Your Daily Bread Guide: Gourmet Bread Shops in Metro Manila
Just like rice and pasta, bread is among the world’s dominant staple foods with a universal appeal that can draw even the most health-conscious and the strictest of vegetarians. Baguette, croissant, naan, pita, pretzel, pandesal—bread is largely present in the world’s cuisines in different shapes, textures, and taste, a representation of the cultures that formed it.
In the Philippines, local bread shops open early, engulfing the community in the scent of freshly-baked pandesal way before sunshine spreads on the horizon. Metro Manila alone never runs short of bread shops and cafes that produce the freshest batch of baked treats on the daily. Whether you are from the east or the west—or raised right in the Pearl of the Orient Seas—you are sure to find the crunchiest crusts, chewiest crumbs, and the most delectable bread to satisfy your cravings. Try every bread in this month’s feature, and… Break the mold.
After buying your favorite bread comes the question of how to keep the quality of the bread for later consumption? Proper storage of bread helps preserve its flavor and texture. Bread expert, Gen Kuramitsu of City-Wiz, has shared some tips to enjoy bread for a longer time.
The hot, tropical climate of the Philippines is one of the important considerations. When storing bread in the refrigerator, once the temperature falls below 10°C, the wheat will start “aging,” which will cause the bread to stale. Therefore, it is best to store bread at room temperature for about 2 days after purchase before putting it in the freezer to stabilize its aging and enjoy it even after storage.
Although it also has its downsides, freezing bread is still a great storage method as suggested by some of the most sought-after bakery-cafes in the metro, like Apero, Tous Les Jours, Panaderya Toyo, and Kumori.
Breads differ based on ingredients and how long the dough is fermented before going inside the oven. Therefore, the texture, taste, and even volume account for various ways on how to prepare and serve it for consumption.
Sourdough, for example, is best savored by toasting the whole loaf before slicing it. By doing so, you can achieve a crunchy crust and moist crumb, as attested by 28 Derby Bakery & Cafe.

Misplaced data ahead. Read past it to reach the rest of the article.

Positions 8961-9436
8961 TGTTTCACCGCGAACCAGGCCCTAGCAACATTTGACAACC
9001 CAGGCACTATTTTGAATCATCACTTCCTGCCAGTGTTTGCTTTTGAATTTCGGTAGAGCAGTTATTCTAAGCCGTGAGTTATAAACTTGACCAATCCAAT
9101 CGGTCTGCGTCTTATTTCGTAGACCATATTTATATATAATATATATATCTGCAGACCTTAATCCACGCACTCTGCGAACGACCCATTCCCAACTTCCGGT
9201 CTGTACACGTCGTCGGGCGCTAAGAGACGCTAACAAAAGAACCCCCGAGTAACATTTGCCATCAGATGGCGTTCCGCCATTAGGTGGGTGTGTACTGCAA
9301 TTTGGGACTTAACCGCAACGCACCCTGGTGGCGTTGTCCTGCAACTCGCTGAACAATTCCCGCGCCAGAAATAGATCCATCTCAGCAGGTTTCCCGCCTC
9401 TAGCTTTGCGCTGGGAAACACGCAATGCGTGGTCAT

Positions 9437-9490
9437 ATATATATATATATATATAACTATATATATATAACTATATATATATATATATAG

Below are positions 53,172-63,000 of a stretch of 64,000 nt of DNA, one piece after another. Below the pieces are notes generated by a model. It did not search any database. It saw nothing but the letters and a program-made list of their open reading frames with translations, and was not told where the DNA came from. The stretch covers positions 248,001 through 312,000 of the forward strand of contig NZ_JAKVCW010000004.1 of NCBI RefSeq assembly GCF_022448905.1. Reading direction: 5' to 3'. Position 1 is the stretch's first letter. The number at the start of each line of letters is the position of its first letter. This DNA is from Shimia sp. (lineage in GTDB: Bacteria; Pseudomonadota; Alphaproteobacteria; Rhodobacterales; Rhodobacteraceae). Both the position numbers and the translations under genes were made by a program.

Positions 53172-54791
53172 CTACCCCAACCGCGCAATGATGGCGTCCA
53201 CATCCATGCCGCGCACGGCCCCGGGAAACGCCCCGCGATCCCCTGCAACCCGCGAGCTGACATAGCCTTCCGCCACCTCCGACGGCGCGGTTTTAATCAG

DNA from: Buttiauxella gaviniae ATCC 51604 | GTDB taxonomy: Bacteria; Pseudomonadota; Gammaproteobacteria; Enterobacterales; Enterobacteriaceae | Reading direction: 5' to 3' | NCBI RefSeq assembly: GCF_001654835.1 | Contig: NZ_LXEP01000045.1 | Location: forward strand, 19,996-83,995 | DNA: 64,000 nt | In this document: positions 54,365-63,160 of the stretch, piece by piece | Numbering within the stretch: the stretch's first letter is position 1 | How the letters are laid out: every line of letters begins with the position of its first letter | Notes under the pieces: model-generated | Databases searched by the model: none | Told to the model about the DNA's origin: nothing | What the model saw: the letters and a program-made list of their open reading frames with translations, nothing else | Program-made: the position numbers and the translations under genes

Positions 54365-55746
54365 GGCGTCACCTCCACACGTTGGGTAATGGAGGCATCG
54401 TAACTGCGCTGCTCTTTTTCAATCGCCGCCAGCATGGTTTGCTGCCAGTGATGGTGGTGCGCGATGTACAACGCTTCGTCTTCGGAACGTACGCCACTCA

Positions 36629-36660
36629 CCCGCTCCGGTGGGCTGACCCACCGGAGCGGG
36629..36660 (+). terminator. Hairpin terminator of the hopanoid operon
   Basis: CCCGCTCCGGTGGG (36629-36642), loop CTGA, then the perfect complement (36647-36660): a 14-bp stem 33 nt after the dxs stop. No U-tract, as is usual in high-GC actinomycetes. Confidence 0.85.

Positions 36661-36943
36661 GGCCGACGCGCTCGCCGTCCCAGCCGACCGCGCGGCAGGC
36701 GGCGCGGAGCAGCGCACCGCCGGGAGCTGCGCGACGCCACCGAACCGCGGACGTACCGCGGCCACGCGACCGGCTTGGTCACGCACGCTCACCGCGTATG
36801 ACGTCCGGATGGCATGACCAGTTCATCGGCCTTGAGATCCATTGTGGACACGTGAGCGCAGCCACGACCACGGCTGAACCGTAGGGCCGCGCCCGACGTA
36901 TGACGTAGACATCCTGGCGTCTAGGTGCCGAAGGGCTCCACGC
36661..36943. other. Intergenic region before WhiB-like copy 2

Popular bakeries Dean & DeLuca and Baker & Cook, on the other hand, love their crunchy and chewy French loaves, like baguettes, soaked in either olive oil or pure butter to enhance the flavors of the bread.
Did you know there is also etiquette on eating bread? In formal dining, it is a rule of etiquette to use your hand to pull a piece of bread, use a bread knife to put butter on it, and then eat it. Note that the butter should also be placed on the side of your bread plate first using the bread knife.
How to best enjoy Filipinos’ favorite bread
Filipinos’ all-time favorite bread, pandesal, is as versatile as it gets. With its simple, slightly sweet taste and distinctly grainy texture, pandesal can be paired with almost every food and beverage you can think of.
In the Philippines, the most common way of eating pandesal is to take a piece and dip it in a hot cup of coffee or chocolate, making a perfect and easy breakfast combo. Many Filipinos don’t need knives to slice their pandesal—because pandesal is soft and fluffy, you can easily use your hands to split it in half and then spread some peanut butter or jam with a knife or spoon. Other popular spreads for pandesal are kesong puti (white cheese) cheddar cheese, coconut jam, and other jams made from local fruits like mango and pineapple.
If you want to really get as creative as Filipinos in enjoying their bread, you can try the more unusual fillings to pandesal, such as pancit canton, ice cream, and fried fish.